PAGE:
The C.A.M. Report
Complementary and Alternative Medicine: Fair, Balanced, and to the Point
  • About this web log

    This blog ran from 2006 to 2016 and was intended as an objective and dispassionate source of information on the latest CAM research. Since my background is in pharmacy and allopathic medicine, I view all CAM as advancing through the development pipeline to eventually become integrated into mainstream medical practice. Some will succeed while others fail. But all are treated fairly here.

  • About the author

    John Russo, Jr., PharmD, is president of The MedCom Resource, Inc. Previously, he was senior vice president of medical communications at, a complementary and alternative medicine website.

  • Common sense considerations

    The material on this weblog is for informational purposes. It is not medical advice or counsel. Be smart, consult your health professional before using CAM.

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    Benefits of keyboard playing in people with cerebral palsy

    0Cerebral palsy results from injury to or abnormal development of the brain, with various problems in movement, posture, and other behavioral functions.

    Researchers at the Graduate School of Education and Ewha Music Rehabilitation Center, in Seoul, Korea, studied the effects of Therapeutic Instrument Music Performance (TIMP) for fine motor exercises in adults with cerebral palsy.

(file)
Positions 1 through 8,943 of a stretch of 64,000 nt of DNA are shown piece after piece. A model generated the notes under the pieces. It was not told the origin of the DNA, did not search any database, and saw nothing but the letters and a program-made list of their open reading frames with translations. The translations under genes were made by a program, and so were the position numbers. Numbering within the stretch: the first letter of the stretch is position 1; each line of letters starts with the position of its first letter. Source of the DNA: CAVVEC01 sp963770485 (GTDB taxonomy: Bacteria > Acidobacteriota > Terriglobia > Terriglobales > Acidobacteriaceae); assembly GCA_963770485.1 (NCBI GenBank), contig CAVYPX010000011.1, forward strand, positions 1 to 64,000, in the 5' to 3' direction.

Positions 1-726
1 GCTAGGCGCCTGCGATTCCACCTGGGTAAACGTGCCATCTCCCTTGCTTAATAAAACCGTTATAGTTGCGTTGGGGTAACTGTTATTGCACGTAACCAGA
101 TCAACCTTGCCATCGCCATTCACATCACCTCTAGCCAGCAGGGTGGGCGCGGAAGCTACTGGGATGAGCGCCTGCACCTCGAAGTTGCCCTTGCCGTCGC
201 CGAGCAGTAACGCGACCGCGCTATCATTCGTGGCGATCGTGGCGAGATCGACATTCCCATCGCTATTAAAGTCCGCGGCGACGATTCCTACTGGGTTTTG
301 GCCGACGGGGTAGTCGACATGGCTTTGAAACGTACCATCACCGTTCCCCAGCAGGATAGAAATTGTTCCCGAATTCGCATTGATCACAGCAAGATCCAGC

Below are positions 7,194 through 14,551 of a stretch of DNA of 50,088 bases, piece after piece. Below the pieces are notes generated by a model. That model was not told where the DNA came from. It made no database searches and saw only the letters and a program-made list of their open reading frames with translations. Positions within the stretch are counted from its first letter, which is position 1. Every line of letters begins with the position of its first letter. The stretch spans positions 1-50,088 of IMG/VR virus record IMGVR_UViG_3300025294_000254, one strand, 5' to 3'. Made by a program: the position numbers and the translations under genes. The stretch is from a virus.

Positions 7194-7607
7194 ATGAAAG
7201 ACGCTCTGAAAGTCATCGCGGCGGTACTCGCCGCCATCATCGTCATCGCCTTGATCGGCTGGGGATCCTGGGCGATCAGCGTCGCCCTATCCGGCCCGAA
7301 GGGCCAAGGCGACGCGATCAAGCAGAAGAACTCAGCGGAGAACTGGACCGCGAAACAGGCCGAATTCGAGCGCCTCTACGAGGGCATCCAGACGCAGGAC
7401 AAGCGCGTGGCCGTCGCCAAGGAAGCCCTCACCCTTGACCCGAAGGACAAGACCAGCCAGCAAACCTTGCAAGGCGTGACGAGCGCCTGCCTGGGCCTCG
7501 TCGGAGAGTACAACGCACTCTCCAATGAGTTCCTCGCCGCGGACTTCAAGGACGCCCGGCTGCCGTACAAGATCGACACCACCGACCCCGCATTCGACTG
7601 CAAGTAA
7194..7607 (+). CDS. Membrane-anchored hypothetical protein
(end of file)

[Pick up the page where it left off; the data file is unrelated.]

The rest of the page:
First, the details.

    • 5 individuals with cerebral palsy received 12, 30-minute TIMP sessions, 2 days per week for 6 to 9 weeks.
      • TIMP technique uses instruments (a keyboard in this case) to reinforce functional motor patterns and does not require previous music skills.
    • The music used was selected by the participants, taking the melodic line as the main theme played repeatedly with their fingers.
      • In the second half of the training, extended melody was played to maximize the range of motion among the fingers.
    • Warm-up activity was used.
    • Results were compared to 20 normal adults
    • Pre- and post-Music Instrument Digital Interface (MIDI) data were used as a measure of hand function.
      • MIDI represents musical information (note, instrument, volume, pitch, expression, tempo, length, etc.) in bits of digital information.

    And, the results.

    • Pre-velocity was significantly different from that recorded from 20 typical adults.
    • Post-velocity no longer was significantly different, specifically in the second and fifth fingers.
      • This indicates improved hand function for the adults with cerebral palsy.

    The bottom line?

    The authors concluded, “The finding implies that TIMP using keyboard playing may effectively improve manual dexterity and velocity of finger movement.”

    The use of a wrist pad seemed effective to reinforce the keyboard playing of adults with cerebral palsy.

    1/2/14 9:48 JR

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